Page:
Protect Harvard from the RIAA

Since its founding, Harvard has been an educational leader. Its 1650 charter broadly conceives its mission to include “the advancement of all good literature, arts, and sciences, [and] the advancement and education of youth in all manner of good literature, arts, and sciences.” From John Harvard’s library through today’s my.harvard.edu, the University has worked to create and spread knowledge, educating citizens within and outside its walls.

Students and faculty use the Internet to gather and share knowledge now more than ever. Law professors at the Berkman Center for Internet & Society, for example, have conducted mock trials in the online environment of Second Life; law students have worked with faculty to offer cybercourses to the public at large. Students can collaborate on “wiki” websites, gather research materials from far-flung countries, and create multi-media projects to enhance their learning.

Yet “new deterrence and education initiatives” from the Recording Industry Association of America (RIAA) threaten access to this vibrant resource. The RIAA has already requested that universities serve as conduits for more than 1,200 “pre-litigation letters.” Seeking to outsource its enforcement costs, the RIAA asks universities to point fingers at their students, to filter their Internet access, and to pass along notices of claimed copyright infringement.

But these responses distort the University’s educational mission. They impose financial and non-monetary costs, including compromised student privacy, limited access to genuine educational resources, and restricted opportunities for new creative expression.

One can easily understand why the RIAA wants help from universities in facilitating its enforcement actions against students who download copyrighted music without paying for it. It is easier to litigate against change than to change with it. If the RIAA saw a better way to protect its existing business, it would not be threatening our students, forcing our librarians and administrators to be copyright police, and flooding our courts with lawsuits against relatively defenseless families without lawyers or ready means to pay. We can even understand the attraction of using lawsuits to shore up an aging business model rather than engaging with disruptive technologies and the risks that new business models entail.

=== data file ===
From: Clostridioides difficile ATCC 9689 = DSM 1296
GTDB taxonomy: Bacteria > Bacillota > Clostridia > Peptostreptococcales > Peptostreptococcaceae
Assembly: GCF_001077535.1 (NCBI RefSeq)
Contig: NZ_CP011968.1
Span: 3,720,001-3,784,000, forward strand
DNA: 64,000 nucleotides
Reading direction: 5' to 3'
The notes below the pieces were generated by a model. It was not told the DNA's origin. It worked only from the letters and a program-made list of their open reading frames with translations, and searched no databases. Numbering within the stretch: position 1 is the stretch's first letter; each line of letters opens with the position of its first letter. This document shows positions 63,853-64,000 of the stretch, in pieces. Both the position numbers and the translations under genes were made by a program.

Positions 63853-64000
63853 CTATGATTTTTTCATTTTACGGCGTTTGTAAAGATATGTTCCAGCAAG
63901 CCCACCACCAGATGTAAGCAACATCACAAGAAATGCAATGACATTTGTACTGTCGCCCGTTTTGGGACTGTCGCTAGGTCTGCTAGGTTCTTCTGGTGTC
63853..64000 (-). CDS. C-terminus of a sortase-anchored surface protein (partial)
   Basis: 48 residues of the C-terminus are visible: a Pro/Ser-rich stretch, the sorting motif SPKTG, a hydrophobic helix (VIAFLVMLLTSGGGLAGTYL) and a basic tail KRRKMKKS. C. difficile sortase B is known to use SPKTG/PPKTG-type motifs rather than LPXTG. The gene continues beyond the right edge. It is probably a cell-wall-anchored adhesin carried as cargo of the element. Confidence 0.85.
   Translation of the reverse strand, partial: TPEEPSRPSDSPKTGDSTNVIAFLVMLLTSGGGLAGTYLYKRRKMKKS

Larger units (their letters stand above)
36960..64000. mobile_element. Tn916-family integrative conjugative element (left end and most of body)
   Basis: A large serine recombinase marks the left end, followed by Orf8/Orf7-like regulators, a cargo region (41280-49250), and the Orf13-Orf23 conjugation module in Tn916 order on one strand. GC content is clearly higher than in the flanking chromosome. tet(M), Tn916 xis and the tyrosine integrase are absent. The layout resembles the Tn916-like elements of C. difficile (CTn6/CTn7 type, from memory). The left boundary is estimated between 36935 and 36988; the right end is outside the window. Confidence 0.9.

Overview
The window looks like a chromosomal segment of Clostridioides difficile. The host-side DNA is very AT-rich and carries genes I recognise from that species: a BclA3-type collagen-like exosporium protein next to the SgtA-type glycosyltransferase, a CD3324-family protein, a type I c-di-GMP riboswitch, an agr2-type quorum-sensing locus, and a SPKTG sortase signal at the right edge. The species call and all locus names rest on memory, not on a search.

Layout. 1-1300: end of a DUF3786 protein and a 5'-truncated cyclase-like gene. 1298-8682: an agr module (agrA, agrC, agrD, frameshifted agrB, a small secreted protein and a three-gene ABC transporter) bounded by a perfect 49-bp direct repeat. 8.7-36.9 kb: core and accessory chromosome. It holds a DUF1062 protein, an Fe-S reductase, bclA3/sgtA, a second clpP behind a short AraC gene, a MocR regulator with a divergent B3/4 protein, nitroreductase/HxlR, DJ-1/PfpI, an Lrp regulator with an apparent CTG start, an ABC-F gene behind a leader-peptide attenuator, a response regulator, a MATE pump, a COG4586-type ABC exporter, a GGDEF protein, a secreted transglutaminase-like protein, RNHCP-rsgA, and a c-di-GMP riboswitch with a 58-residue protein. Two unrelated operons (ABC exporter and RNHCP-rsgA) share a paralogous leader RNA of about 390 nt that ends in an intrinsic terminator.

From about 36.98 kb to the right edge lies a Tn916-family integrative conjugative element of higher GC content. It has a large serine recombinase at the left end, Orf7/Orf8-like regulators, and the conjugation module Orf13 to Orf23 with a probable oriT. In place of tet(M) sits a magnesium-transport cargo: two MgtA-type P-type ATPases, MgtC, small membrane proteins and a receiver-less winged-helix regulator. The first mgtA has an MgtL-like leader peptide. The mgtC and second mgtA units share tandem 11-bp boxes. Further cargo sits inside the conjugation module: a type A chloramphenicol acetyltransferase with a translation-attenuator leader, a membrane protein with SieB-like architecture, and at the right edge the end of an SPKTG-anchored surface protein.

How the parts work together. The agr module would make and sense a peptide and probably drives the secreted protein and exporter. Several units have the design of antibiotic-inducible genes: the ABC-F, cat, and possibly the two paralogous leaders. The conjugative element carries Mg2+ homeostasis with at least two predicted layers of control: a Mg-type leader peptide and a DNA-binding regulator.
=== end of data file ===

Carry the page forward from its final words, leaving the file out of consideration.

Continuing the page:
But mere understanding is no reason for a university to voluntarily assist the RIAA with its threatening and abusive tactics. Instead, we should be assisting our students both by explaining the law and by resisting the subpoenas that the RIAA serves upon us. We should be deploying our clinical legal student training programs to defend our targeted students. We should be lobbying Congress for a roll back of the draconian copyright law that the copyright industry has forced upon us. Intellectual property can be efficient when its boundaries are relatively self-evident.

But when copyright protection starts requiring the cooperation of uninvolved parties, at the cost of both financial and mission harm, those external costs outweigh its benefits. We need not condone infringement to conclude that 19th- and 20th-century copyright law is poorly suited to promote 21st-century knowledge. The old copyright-business models are inefficient ways to give artists incentives in the new digital environment.

Both law and technology will continue to evolve. And as innovators develop new ways of sharing copyrighted material, the University should engage with both creators and the “fair users” who follow and build upon their works. Finding the right balance will be challenging, but projects such as Noank Media, developed by faculty and fellows at the Berkman Center, provides one glimpse into what the future may hold. Just this year, Noank Media became a functioning international corporation with operations in both China and Canada.

With the goal of fostering “limitless legal content flow” through innovative licensing deals, Noank makes shared music look “free” to its listeners while reimbursing the copyright holders directly for downloads of their materials. Noank does this by serving as an aggregator, collecting payment through institutions such as libraries and schools, as well as Internet Service Providers. Forward-thinking copyright holders recognize that this system may offer them more rewards, not less control.

The University’s educational mission is broader than the RIAA’s demands. We don’t have all the answers either, but rather than capitulating to special interests, we should continue to search for fair solutions that represent the University’s mission, its students, and the law in a way that educates students to be leaders of the digital 21st century.

Wendy M. Seltzer ’96 (HLS ’99) is a Fellow at the Berkman Center for Internet & Society. Charles R. Nesson ’60 (HLS ’63) is William F. Weld Professor of Law at Harvard Law School and the founder and faculty co-director of the Berkman Center for Internet & Society.